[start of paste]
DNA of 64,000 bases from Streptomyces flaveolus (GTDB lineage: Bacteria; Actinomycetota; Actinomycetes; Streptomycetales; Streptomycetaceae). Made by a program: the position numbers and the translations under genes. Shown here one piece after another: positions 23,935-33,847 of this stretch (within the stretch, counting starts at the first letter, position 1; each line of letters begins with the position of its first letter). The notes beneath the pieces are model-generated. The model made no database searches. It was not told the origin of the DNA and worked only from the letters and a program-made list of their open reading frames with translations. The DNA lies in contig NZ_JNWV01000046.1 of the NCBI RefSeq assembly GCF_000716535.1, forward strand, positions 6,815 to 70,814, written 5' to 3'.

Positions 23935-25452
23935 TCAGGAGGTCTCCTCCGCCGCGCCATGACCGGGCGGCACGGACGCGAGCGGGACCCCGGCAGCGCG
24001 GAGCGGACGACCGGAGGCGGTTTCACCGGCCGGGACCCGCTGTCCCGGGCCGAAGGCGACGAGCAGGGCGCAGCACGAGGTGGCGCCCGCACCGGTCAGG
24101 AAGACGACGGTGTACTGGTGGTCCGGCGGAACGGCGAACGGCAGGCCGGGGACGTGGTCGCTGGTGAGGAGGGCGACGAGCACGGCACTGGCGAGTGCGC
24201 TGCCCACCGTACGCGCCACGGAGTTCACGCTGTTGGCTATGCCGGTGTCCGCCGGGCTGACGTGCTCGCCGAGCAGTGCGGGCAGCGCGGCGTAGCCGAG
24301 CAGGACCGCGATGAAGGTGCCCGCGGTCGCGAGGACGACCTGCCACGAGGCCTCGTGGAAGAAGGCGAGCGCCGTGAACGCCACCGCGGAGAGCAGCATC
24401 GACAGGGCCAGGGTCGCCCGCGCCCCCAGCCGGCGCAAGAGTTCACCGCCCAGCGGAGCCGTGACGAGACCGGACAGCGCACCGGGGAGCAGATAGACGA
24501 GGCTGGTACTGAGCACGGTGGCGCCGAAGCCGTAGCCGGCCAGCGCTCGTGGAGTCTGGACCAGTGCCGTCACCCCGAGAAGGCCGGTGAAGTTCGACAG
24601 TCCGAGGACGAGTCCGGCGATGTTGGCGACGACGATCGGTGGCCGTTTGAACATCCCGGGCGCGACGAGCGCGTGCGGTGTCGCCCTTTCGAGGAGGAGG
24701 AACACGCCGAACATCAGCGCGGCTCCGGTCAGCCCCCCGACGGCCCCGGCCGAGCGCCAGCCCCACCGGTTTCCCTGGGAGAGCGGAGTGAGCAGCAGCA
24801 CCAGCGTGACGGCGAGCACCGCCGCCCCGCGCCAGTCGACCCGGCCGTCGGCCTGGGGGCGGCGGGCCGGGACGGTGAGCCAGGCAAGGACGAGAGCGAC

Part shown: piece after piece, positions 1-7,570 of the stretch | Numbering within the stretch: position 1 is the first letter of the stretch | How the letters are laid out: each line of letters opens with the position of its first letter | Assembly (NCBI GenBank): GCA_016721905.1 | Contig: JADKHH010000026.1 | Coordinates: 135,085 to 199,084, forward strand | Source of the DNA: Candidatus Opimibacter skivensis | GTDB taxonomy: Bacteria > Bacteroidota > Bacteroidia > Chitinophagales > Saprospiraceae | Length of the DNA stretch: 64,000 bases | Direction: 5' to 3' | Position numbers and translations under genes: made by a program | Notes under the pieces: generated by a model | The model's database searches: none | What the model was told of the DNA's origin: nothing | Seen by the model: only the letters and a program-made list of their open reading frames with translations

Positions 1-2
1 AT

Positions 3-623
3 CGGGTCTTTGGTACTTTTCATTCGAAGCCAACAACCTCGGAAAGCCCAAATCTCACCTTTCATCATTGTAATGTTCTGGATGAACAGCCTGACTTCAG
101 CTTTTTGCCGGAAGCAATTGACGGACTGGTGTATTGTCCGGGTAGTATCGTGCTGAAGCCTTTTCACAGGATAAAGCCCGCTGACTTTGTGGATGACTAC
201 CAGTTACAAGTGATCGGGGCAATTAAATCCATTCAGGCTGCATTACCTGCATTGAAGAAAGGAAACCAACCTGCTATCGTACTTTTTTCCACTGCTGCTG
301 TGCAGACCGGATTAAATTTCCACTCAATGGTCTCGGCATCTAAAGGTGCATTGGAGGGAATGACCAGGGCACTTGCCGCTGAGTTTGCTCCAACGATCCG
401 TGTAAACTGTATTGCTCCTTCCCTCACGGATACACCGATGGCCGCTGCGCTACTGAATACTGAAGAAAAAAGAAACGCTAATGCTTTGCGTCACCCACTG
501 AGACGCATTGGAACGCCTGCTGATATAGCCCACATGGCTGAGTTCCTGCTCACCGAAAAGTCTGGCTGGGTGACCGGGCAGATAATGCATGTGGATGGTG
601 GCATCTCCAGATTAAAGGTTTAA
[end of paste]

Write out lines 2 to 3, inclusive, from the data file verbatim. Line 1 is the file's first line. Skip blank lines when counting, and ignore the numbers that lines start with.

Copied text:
Positions 23935-25452
23935 TCAGGAGGTCTCCTCCGCCGCGCCATGACCGGGCGGCACGGACGCGAGCGGGACCCCGGCAGCGCG